On the other hand Ayana went to work for the DC government despite her presentation of moderate adjustment disorder. She eventually married Mr. Latrell Chisom who reminded her of her father while loving and taking care of her as such. She would begin to trust again whilst letting go of her depressive anxieties and feeling of worthlessness. The couples decided to make a family and went on to have two daughters and a son while experiencing the quintessential middle-income lifestyle in the DMV area. Things were going so good that Ayana reached out to her younger brother Jamal who was now a father of seven children with four different women. She knew he needed some therapeutic intervention because he was depressed and suffered from social withdrawal.

Interestingly, her plans did not completely come to fusion as Mr. Chisom was murdered during a robbery by a 17year juvenile. This second significant lost in Ayana?s life drove her into a free fall and would ultimately result in her callous decision making behavior and nonchalant attitude towards her children. She went on to have her last child by a man who did not care for neither his child nor her other children. Darien felt Ayana during the second trimester and her 10year old daughter evolved into the second parent in their home. By the time Ayana delivered the baby and the after he turned a year, it was not unusual for her to retire to her room when she got home from work with her cannabis and beer. These feelings of irritability, fatigue, and cry for help increased within two years and comminuted into weekend outings while the kids remained unsupervised.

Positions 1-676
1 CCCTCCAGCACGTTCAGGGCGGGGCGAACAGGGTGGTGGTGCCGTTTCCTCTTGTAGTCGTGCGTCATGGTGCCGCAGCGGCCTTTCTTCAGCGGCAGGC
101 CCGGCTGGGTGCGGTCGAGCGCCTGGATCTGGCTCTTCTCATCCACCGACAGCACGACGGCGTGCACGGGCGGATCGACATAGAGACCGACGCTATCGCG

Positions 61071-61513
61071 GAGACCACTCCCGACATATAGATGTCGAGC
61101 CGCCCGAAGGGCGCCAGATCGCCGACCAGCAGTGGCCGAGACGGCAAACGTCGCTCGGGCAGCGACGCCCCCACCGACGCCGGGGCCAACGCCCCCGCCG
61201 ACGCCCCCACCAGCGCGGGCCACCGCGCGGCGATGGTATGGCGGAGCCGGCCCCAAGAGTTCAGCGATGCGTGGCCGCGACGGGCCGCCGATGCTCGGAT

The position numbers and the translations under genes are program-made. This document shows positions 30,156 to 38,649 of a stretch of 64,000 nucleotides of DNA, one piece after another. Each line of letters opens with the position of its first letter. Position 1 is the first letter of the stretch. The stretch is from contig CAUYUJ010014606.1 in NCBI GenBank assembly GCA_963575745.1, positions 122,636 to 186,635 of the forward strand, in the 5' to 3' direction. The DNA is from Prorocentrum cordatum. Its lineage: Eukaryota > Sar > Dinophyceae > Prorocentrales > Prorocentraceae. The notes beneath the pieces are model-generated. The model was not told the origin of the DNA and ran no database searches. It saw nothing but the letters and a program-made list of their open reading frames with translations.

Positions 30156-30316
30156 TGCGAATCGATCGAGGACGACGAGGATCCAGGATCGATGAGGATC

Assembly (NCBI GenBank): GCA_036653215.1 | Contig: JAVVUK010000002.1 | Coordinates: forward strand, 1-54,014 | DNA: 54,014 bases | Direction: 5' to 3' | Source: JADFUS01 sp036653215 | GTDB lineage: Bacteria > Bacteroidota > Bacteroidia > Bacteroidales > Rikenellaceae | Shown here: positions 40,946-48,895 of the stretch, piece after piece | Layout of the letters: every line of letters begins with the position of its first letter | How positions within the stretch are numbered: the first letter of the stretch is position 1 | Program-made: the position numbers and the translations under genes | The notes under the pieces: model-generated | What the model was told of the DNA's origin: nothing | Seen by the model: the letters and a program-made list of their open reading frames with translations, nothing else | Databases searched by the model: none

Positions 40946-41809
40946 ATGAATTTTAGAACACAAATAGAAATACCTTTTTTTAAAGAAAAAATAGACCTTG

3rd Client- Nigerian Man: Nnaemeka came to the United States from south-eastern Nigerian when he was just 22years old. He settled down at Chicago the windy city in Illinois State and within six months he was enrolled at the University of Chicago. His flight out of Nigeria was his first time on a plane and his first time outside the African continent. At Chicago he stayed with his 32year second cousin Uche who had been in the city for about 5years. Before coming to the US his cousin resided in Port-Harcourt the garden city and was more exposed to Nigerians from different tribes. At the garden city Uche also interacted and studied with foreigners from neighboring African countries and around the globe.

Although, he was with family, Nnaemeka struggled to be conditioned to the cold environment and the hostility from fellow blacks who used African to connote a four letter word. Uche consoled him and told him that he was experiencing the baptism of fire that was synonymous with new African immigrants that have come to America. He became depressed and longed for the familiarity of his home, family, and indigenous foods. Then Uche suggested that he Nnaemeka should let go of his guards, mingle, and possibly go out on dates. But Nnaemeka went on to apply himself more into his studies on campus and with time found other African Americans that were more welcoming. In his final year as he worked towards his convocation for a degree in business administration he began dating an African American lady who was a junior in the University.